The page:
Learning Culinary Math: Is it Complicated?

Learning Culinary Math: Is it Complicated?

Though some people choose some fields to avoid STEM classes, almost every field has some mathematics in it. Culinary arts, though they are “arts,” are no exception. Culinary math is a broad descriptor for the fractions, multiplication, addition, subtraction, and conversions needed to be fluent and fast in a kitchen. Though some chefs feel their stomachs churn when they recall high school algebra class, most kitchen workers soon realize that culinary math is not complicated. Enlist modern technology and it becomes even easier!

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Peeling Away the Layers of Culinary Math

In a commercial kitchen (cafeteria, restaurant, cafe, quick-order), consistency is key. Whether the product is a top-tier caviar with smoked sabayon or a school’s steam tray of macaroni and cheese, the kitchen must produce the same quality every time. This means simplifying steps and recipes to guarantee success even when the kitchen is slammed.

In many instances, the mathematics of recipes are already done for the line cooks and sous chefs. To produce 400 of the same plate in a seating, no kitchen will rely on each cook to measure out single ingredients; it would take far too long. Batches work faster, and the multiplication needed to scale up a four-serving recipe to 400 is done ahead of time.

Still, any kitchen worker needs to know some basic culinary math skills, which fall into these areas:

  • Computation: For both whole numbers and decimals, you need addition, subtraction, multiplication, division, converting units, and ratios
  • Fractions: Multiplying and dividing fractions; dividing wholes into fractions
  • Geometry: Area, volume, shapes

For any thriving restaurant, conversion of raw food into salable portions involves control of waste and trimming, so mathematics are involved there, too. Most kitchens develop ways to use vegetable, fruit, and meat trimmings to reduce waste. Many a “soup of the day” includes cuttings from leafy greens, for example.

Don't Worry: it's Not Complicated!

No matter what your background with mathematics, you need not fear the kitchen math. Culinary math becomes second nature as you work with the same ideas day after day. If you struggled to conceptualize fractions in grade school, being in charge of portioning a sheet cake makes fractions tangible, reasonable, and edible.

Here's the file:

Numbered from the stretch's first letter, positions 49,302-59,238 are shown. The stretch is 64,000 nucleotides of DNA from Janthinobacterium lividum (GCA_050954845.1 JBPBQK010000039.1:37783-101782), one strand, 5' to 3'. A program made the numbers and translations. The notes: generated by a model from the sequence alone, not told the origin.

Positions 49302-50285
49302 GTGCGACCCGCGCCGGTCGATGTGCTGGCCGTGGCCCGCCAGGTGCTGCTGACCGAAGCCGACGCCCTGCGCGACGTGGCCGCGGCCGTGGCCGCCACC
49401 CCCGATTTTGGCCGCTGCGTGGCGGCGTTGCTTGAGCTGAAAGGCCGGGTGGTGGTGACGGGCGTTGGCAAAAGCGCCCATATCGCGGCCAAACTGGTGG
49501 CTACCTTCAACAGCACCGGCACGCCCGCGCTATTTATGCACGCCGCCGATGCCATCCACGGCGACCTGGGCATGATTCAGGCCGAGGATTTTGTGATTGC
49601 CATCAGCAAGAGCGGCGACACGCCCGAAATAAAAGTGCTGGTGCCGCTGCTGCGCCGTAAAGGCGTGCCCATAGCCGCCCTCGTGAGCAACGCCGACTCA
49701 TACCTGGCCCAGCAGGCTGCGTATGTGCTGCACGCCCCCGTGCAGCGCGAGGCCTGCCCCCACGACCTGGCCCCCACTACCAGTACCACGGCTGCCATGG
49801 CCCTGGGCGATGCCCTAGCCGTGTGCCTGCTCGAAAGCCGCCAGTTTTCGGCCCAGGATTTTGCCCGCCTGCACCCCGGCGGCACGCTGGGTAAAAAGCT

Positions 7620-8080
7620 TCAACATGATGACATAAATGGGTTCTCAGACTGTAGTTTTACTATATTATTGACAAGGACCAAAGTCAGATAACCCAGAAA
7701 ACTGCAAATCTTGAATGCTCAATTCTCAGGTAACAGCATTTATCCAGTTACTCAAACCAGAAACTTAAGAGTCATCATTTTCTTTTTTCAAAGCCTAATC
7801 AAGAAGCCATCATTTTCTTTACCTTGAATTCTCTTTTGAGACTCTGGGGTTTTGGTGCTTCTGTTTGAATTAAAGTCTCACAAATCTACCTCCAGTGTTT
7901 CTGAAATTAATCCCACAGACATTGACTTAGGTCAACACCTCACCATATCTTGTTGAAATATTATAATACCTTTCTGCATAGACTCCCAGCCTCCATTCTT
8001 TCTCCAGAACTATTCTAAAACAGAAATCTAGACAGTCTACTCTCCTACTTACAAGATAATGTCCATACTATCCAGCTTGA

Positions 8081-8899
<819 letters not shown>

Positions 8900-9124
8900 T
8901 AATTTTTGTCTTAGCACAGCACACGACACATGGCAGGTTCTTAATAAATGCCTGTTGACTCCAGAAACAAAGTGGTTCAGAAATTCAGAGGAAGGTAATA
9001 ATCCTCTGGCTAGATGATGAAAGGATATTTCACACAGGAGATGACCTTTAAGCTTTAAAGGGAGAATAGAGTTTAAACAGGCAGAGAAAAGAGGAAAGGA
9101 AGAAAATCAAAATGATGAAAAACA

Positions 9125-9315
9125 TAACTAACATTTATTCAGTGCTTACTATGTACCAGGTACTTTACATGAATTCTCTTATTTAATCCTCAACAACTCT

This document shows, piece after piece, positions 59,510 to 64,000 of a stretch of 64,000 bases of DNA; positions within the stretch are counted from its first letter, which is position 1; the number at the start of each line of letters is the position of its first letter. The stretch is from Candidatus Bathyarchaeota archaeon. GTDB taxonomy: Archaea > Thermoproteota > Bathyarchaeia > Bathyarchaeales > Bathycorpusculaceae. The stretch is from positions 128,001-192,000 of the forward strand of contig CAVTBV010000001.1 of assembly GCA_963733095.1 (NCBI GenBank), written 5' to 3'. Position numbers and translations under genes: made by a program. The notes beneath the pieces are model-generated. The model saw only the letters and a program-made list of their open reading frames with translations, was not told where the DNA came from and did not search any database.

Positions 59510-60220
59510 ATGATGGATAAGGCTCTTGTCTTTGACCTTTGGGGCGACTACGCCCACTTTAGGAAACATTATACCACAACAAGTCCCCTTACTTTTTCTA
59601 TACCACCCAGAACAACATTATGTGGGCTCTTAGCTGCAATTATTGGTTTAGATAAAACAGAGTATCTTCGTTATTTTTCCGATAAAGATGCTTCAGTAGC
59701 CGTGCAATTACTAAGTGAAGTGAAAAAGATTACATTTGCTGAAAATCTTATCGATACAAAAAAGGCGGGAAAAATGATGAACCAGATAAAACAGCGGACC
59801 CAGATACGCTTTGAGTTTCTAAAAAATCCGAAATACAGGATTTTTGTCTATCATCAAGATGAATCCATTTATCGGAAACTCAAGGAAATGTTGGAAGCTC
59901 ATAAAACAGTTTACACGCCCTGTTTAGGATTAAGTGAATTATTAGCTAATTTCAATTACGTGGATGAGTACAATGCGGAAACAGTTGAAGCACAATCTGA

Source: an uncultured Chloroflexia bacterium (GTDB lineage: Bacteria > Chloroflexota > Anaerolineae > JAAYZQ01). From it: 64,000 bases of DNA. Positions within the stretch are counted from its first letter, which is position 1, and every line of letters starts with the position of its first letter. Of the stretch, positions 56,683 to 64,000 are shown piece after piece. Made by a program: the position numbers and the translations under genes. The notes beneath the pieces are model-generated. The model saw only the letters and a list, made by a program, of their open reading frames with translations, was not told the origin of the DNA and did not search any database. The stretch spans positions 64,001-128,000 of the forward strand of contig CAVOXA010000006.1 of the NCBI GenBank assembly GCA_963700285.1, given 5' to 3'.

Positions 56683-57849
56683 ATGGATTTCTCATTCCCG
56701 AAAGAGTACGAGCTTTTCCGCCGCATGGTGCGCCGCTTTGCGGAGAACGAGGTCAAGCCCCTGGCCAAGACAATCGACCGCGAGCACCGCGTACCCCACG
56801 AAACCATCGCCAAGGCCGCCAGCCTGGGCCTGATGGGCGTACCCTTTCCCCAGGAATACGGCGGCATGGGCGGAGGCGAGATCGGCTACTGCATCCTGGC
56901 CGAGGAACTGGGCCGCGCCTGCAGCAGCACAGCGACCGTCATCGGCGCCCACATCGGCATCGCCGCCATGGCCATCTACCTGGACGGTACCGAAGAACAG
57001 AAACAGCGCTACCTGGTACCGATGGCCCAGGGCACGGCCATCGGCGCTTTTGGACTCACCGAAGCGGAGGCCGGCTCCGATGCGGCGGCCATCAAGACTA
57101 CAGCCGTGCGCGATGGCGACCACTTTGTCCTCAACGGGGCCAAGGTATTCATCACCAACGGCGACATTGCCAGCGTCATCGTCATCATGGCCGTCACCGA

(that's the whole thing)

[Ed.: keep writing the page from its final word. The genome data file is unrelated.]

The mathematics skills are not complicated. You can learn and master culinary mathematics because you use the computations for your work every day.

Consider fractions. You have a recipe calling for ½ teaspoon of baking powder to make 8 servings. To double the recipe, you need to multiply ½ x 2, which gives you 1 teaspoon. Easy enough, but what if the recipe calls for, say, 1½ whole bananas? Doubling that means dealing with fractions and whole numbers, so most chefs would just convert everything to halves: 1½ = 3/2. Multiply 3/2 x 2 = 6/2, or 3 whole bananas.

In a kitchen, you have the actual products in front of you. Struggling to multiply ¼ cup of confectioner’s sugar by 7? You could repeatedly measure out ¼ cup seven times if you needed to; otherwise you could multiply 7/1 x ¼ = 7/4 = 1¾ cups.

Conversions Can be as Easy as 1, 2, 3

Many kitchens depend on international recipes, which usually are delivered in metric units. Almost nobody makes these conversions in their heads; they depend on technology to convert, for example, the number of milliliters (mL) to teaspoons, or the number of grams to cups.

Smartphone apps abound; most include other features, like Wolfram Alpha’s Culinary Mathematics reference app. Online converters are plentiful, too: Convert-me.com, MyRecipes.com, and StartCooking.com all have them.

Conversions depend on decimal equivalents, because our U.S. system is a tangle of cups, teaspoons, tablespoons and ounces. The metric system sweeps all that aside in favor of integrated, organized units:

  • Milliliters (mL)
  • Liters (L)
  • Grams (g)
  • Kilograms (kg)

Perimeter, area, and volume are measured in centimeters (cm), square centimeters, and cubic centimeters (cc); a cake pan in the U.S. may be 9” x 13” but a 22 x 33 cm pan will serve equally well.

You'll Work with Geometry Without Even Realizing It

Understanding flat shapes (triangles, squares, circles) and three-dimensional shapes like cubes, spheres, and rectangular prisms will make your baking work easier. Geometry includes an understanding of the volume of solids, so making a three-tiered cake with three different-sized cakes becomes a simple matter.

Relax, You Can Do this!

Learning culinary mathematics is only one piece of the pie. Sure, completing 36 problems from a mathematics book in high school was boring, but producing 36 perfect baguettes from an actual French recipe is exhilarating and tasty!

Learning Culinary Math: Is it Complicated?

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